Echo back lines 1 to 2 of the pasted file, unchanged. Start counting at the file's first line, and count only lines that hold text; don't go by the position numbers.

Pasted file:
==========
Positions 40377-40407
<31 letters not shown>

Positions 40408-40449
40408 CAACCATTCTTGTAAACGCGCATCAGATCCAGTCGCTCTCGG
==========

Positions 40377-40407
<31 letters not shown>